What is a Layer 3 MPLS GRE VPN and why to use it?

The MPLS VPN L3VPN over GRE feature provides a mechanism for tunneling Multiprotocol Label Switching (MPLS) packets over non-MPLS networks. This feature allows you to create a generic routing encapsulation (GRE) tunnel across a non-MPLS network. The MPLS packets are encapsulated within the GRE tunnel packets, and the encapsulated packets traverse the non-MPLS network through the GRE tunnel. When GRE tunnel packets are received at the other side of the non-MPLS network, the GRE tunnel packet header is removed and the inner MPLS packet is forwarded to its final destination.

In the example below we will configure two MPLS service provider routers (PEs) and one VRF for Customer1 at both sites. The service provider MPLS network will run a basic OSPF configuration and all customer routers will participate in BGP to reach their other sites. Both customer 1 must be provisioned a VRF instance to facilitate a virtual private network across the MPLS cloud.

Steps to configure a Layer 3 MPLS GRE VPN

Step 1: Configure PE-R1 and PE-R2 interfaces and OSPF to establish basic connectivity. We will also create a loopback interface to serve as as the router-id for the OSPF process and LDP and configure the applicable interfaces for dynamic MPLS forwarding.

PE-R1(config)#interface Loopback0
PE-R1(config-if)#ip address 1.1.1.1 255.255.255.255
!
PE-R1(config)#interface FastEthernet0/0
PE-R1(config-if)#ip address 3.3.3.1 255.255.255.252
!
PE-R1(config)#router ospf 101
PE-R1(config-router)#router-id 1.1.1.1
PE-R1(config-router)#network 1.1.1.1 0.0.0.0 area 0
PE-R1(config-router)#network 10.1.0.0 0.0.0.3 area 0
PE-R2(config)#interface Loopback0
PE-R2(config-if)#ip address 2.2.2.2 255.255.255.255
!
PE-R2(config)#interface FastEthernet0/0
PE-R2(config-if)#ip address 3.3.3.2 255.255.255.252
!
PE-R2(config)#router ospf 101
PE-R2(config-router)#router-id 2.2.2.2
PE-R2(config-router)#network 2.2.2.2 0.0.0.0 area 0
PE-R2(config-router)#network 10.1.0.0 0.0.0.3 area 0

Step 2: Forcibly change the LDP router id on PE-R1 and PE-R2.

PE-R1(config)#mpls ldp router-id Loopback0 force
PE-R2(config)#mpls ldp router-id Loopback0 force

Step 3: Configure vrf vpn1 for Customer 1 on PE-R1 and PE-R2. We will also enable the VRF on the applicable interfaces and configure an IP address on the interfaces as well.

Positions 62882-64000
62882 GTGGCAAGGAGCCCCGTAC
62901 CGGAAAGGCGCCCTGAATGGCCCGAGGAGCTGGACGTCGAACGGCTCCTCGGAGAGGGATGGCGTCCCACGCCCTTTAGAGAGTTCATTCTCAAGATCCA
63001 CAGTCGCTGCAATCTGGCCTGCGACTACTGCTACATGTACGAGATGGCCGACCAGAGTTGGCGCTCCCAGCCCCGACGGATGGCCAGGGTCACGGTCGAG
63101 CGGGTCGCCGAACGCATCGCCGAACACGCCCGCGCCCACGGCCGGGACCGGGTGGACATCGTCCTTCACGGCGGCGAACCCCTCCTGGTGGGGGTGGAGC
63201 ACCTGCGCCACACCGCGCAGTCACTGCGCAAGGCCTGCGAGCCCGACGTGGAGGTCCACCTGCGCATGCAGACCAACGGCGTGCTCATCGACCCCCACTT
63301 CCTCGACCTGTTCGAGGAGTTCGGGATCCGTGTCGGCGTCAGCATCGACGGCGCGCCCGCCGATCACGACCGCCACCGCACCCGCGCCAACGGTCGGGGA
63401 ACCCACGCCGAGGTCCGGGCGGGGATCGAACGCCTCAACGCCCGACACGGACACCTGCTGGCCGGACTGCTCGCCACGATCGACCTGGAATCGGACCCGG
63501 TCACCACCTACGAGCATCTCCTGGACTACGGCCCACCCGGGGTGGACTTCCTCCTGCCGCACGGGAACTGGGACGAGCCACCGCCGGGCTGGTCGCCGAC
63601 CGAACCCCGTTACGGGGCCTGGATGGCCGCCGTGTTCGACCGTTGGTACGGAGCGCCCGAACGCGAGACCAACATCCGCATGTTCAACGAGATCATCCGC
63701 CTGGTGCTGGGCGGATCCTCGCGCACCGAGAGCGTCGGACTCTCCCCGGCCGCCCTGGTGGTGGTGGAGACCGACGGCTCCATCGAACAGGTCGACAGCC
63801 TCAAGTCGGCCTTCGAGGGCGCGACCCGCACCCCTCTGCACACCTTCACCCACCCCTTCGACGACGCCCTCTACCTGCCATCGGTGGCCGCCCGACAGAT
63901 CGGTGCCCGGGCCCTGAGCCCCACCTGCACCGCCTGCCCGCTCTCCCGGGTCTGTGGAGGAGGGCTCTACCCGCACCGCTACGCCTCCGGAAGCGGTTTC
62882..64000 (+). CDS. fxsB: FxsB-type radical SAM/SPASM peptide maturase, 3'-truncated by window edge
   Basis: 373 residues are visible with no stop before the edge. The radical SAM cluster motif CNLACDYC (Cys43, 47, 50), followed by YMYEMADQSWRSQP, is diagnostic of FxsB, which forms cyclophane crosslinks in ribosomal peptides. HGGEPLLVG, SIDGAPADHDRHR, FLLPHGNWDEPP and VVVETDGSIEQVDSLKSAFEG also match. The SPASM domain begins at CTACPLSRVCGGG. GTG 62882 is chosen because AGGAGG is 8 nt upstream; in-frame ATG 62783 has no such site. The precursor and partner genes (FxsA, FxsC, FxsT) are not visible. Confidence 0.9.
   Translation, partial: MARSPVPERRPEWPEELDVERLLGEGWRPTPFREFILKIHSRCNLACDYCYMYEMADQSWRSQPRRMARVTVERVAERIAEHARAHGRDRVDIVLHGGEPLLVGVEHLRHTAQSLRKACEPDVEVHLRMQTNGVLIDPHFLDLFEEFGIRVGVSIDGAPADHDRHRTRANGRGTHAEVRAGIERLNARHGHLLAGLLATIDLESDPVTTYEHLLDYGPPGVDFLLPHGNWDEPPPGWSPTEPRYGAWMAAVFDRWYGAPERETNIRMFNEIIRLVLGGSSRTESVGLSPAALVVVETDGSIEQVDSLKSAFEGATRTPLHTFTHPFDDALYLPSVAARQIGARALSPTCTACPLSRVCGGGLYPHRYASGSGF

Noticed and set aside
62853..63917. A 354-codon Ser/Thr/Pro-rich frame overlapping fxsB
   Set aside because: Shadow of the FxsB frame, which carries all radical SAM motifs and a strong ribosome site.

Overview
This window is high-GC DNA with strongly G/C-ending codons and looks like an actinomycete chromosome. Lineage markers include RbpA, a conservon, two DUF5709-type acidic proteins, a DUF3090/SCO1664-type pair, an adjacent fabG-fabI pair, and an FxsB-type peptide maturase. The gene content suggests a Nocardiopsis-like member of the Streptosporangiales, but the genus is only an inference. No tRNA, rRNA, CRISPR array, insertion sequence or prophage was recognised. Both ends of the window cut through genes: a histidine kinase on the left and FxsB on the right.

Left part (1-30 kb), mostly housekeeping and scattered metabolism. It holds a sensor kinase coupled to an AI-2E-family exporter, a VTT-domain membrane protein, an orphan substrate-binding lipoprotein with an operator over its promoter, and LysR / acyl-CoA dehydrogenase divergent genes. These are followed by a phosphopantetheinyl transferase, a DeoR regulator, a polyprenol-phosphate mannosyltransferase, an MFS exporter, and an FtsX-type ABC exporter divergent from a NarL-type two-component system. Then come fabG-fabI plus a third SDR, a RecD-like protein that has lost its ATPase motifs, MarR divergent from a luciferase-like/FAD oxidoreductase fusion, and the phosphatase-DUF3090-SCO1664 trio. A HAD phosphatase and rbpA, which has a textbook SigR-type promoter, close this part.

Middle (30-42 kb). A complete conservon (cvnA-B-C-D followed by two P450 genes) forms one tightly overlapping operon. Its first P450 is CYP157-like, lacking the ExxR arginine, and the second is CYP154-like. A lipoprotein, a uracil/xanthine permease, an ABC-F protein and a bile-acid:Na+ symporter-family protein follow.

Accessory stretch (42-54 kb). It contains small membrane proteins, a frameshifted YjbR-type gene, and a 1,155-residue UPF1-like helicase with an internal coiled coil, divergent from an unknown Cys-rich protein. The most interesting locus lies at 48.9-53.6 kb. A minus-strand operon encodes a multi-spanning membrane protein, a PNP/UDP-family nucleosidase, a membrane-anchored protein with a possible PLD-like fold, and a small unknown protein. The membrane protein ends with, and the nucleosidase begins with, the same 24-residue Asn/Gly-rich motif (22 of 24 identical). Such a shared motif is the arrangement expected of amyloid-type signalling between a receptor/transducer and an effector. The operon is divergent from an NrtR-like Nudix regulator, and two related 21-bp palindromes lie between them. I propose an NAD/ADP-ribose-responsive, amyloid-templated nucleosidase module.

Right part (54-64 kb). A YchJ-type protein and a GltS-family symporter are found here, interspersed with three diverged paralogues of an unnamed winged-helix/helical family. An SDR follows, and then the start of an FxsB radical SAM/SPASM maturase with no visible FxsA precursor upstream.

PE-R1(config)#ip vrf vpn1
PE-R1(config-vrf)#rd 65000:101
PE-R1(config-vrf)#route-target export 65000:101
PE-R1(config-vrf)#route-target import 65000:101
!
PE-R1(config)#interface FastEthernet0/1
PE-R1(config-if)#ip vrf forwarding vpn1
PE-R1(config-if)#ip address 10.10.0.1 255.255.255.0
PE-R2(config)#ip vrf vpn1
PE-R2(config-vrf)#rd 65000:101
PE-R2(config-vrf)#route-target export 65000:101
PE-R2(config-vrf)#route-target import 65000:101
!
PE-R2(config)#interface FastEthernet0/1
PE-R2(config-if)#ip vrf forwarding vpn1
PE-R2(config-if)#ip address 10.20.0.1 255.255.255.0

Step 4: Configure a tunnel interface on both PE-R1 and PE-R2.

PE-R1(config)#interface Tunnel1
PE-R1(config-if)#ip address 10.1.0.1 255.255.255.252
PE-R1(config-if)#mpls ip
PE-R1(config-if)#tunnel source 3.3.3.1
PE-R1(config-if)#tunnel destination 3.3.3.2
PE-R2(config)#interface Tunnel1
PE-R2(config-if)#ip address 10.1.0.2 255.255.255.252
PE-R2(config-if)#mpls ip
PE-R2(config-if)#tunnel source 3.3.3.2
PE-R2(config-if)#tunnel destination 3.3.3.1

Step 5: Next configure a BGP process on PE-R1 and PE-R2 to facilitate advertisements of customer networks over the MPLS network.

PE-R1(config-router)#router bgp 65000
PE-R1(config-router)#bgp log-neighbor-changes
PE-R1(config-router)#neighbor 2.2.2.2 remote-as 65000
PE-R1(config-router)#neighbor 2.2.2.2 update-source Loopback0
!
PE-R1(config-router)#address-family vpnv4
PE-R1(config-router-af)#neighbor 2.2.2.2 activate
PE-R1(config-router-af)#neighbor 2.2.2.2 send-community extended
PE-R1(config-router-af)#exit-address-family
!
PE-R1(config-router)#address-family ipv4 vrf vpn1
PE-R1(config-router-af)#redistribute connected
PE-R1(config-router-af)#neighbor 10.1.0.2 remote-as 65000
PE-R1(config-router-af)#neighbor 10.1.0.2 activate
PE-R1(config-router-af)#exit-address-family
PE-R2(config-router)#router bgp 65000
PE-R2(config-router)#bgp log-neighbor-changes
PE-R2(config-router)#neighbor 1.1.1.1 remote-as 65000
PE-R2(config-router)#neighbor 1.1.1.1 update-source Loopback0
!
PE-R2(config-router)#address-family vpnv4
PE-R2(config-router-af)#neighbor 1.1.1.1 activate
PE-R2(config-router-af)#neighbor 1.1.1.1 send-community extended
PE-R2(config-router-af)#exit-address-family
!
PE-R2(config-router)#address-family ipv4 vrf vpn1
PE-R2(config-router-af)#redistribute connected
PE-R2(config-router-af)#neighbor 10.1.0.1 remote-as 65000
PE-R2(config-router-af)#neighbor 10.1.0.1 activate
PE-R2(config-router-af)#exit-address-family

Verify the configuration

Now that the configuration is finished lets verify our neighbors and routes. Using the show mpls forwarding-tableshow ip bgp vpnv4 all, show ip route, show ip bgp neighbors commands you can verify the MPLS deployment, BGP routes distributed and to which VRF they belong. Use the ping command to verify connectivity from PC1 to PC2.

 


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